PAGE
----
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Golf for Attorneys: How to Close a Deal on 19th Hole

By Andrew Chow, Esq. on May 22, 2012 | Last updated on March 21, 2019

With golf season in full swing, business golf outings can be a potential moneymaker for savvy rainmakers. So what are the best ways for attorneys to tee up and "close the deal" after a round on the so-called 19th hole?

It helps to think of golf as "a looking glass into how people think," a professional golfer told Inc. magazine. Games typically last four or five hours -- ample time to figure out if your fellow players are client-worthy, and if so, how best to win them over.

Here are seven tips to help you perfect your game when it comes to business golf:

  1. Don't suck at golf. A four-hour game will reveal how good a golfer you really are, so take lessons or risk looking like a pretentious fool, Bloomberg Businessweek advises. Learn and follow the rules of the game, and adhere to the golf club's dress code.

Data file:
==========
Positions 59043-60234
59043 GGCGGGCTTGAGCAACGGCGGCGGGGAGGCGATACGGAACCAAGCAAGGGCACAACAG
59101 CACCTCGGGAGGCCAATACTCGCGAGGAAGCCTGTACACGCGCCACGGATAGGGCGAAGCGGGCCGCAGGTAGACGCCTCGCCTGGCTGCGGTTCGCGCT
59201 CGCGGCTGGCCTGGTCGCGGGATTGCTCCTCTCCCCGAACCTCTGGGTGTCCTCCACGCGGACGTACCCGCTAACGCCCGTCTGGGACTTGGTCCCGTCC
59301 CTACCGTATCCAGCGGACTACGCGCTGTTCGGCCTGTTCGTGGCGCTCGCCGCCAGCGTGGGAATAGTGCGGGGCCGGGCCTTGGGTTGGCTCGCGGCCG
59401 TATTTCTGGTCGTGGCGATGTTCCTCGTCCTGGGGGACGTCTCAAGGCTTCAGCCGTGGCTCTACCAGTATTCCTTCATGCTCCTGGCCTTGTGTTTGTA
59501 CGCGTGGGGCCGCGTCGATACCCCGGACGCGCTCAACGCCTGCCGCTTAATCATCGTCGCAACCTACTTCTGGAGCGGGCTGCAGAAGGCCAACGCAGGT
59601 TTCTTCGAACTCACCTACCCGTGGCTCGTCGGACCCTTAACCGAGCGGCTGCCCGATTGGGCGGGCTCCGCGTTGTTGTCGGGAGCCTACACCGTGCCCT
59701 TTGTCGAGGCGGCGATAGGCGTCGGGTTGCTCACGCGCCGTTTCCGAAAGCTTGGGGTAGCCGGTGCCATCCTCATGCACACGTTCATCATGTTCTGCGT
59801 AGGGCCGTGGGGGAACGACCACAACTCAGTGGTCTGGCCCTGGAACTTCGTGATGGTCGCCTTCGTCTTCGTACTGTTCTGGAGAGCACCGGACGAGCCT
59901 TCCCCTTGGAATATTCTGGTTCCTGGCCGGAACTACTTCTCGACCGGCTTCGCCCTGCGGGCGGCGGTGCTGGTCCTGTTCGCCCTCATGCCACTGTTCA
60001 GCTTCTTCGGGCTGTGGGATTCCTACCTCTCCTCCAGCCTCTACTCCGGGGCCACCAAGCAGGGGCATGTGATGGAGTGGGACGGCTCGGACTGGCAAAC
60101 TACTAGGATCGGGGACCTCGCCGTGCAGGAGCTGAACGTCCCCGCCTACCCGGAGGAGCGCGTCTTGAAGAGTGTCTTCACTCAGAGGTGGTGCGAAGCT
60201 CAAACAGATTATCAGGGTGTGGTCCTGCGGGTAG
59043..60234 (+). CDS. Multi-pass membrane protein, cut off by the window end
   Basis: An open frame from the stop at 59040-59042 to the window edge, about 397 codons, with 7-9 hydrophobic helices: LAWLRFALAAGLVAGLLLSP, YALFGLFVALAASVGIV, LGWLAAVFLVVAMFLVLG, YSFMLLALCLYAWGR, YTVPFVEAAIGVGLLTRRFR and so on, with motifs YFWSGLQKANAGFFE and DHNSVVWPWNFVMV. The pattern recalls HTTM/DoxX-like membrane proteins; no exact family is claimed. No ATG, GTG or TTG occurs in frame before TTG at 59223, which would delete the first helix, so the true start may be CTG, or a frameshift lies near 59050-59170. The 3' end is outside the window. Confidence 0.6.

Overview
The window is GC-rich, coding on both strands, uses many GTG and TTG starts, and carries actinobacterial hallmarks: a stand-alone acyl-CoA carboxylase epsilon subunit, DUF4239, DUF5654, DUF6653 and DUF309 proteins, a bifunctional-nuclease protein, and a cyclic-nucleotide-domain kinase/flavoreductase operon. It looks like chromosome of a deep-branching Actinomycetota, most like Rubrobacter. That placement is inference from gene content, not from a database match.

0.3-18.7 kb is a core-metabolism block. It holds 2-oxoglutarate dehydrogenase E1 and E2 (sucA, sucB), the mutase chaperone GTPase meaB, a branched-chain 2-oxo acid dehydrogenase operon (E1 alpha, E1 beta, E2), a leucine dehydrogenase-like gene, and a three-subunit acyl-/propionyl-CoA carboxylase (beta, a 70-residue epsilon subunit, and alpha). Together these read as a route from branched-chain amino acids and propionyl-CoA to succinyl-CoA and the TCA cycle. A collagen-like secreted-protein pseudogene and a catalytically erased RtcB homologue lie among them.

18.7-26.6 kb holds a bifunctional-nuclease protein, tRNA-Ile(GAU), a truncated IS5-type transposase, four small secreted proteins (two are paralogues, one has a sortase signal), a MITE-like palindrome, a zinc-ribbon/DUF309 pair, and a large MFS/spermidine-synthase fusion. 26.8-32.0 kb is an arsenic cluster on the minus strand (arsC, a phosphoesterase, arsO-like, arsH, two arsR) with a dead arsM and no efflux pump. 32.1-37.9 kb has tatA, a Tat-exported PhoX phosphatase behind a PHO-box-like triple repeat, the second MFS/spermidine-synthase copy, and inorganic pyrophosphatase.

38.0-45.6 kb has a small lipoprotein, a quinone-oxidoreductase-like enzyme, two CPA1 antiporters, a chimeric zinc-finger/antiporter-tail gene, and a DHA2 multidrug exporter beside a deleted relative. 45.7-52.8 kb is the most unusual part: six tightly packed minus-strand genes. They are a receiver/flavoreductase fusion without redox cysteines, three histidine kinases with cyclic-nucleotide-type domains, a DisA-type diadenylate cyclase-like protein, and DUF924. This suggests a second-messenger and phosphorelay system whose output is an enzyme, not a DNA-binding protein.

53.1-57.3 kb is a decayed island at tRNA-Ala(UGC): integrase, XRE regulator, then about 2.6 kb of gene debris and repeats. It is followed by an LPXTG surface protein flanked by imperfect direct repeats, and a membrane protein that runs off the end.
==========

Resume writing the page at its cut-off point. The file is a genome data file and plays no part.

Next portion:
2. Observe other players. A golfer's behavior reflects personality traits. Claims of a low or high handicap, if proven false, may show a penchant for deception, a pro golfer writes for the website Other red flags: Golfers who don't count penalty strokes, blame everyone but themselves, and those who flat-out cheat. Tread carefully if you see any of these on the back nine.

  3. Don't bet on it. Wagering on a business golf game can foster resentment, and usually isn't worth it, Businessweek says. If a potential client loses your "friendly" $100 bet, you may lose his lucrative business forever.

  4. Don't drink and putt. Business golf is not a weekend golf outing with your buddies. Sloshiness leads to sloppiness, and isn't how you put your best foot forward (if you can even stand up properly). You don't want the drunk lawyer who five-putted every green.

  5. Don't use expletives... unless everyone else is. In which case, at least try to be f***ing creative, as people are judging you by your wit, one business consultant writes.

  6. Just have fun. Focusing too much on winning (or losing) may cut into your game. Likewise, focusing too much on the business aspect of the outing may make you seem like a workaholic or just a competitive ass. Golf can be a good walk spoiled, but it doesn't have to be when you're trying to land a client.

Bottom line: Business golf is meant to combine work with pleasure. By taking advantage of both, you can close the deal on the 19th hole and perhaps find yourself rolling in the green.

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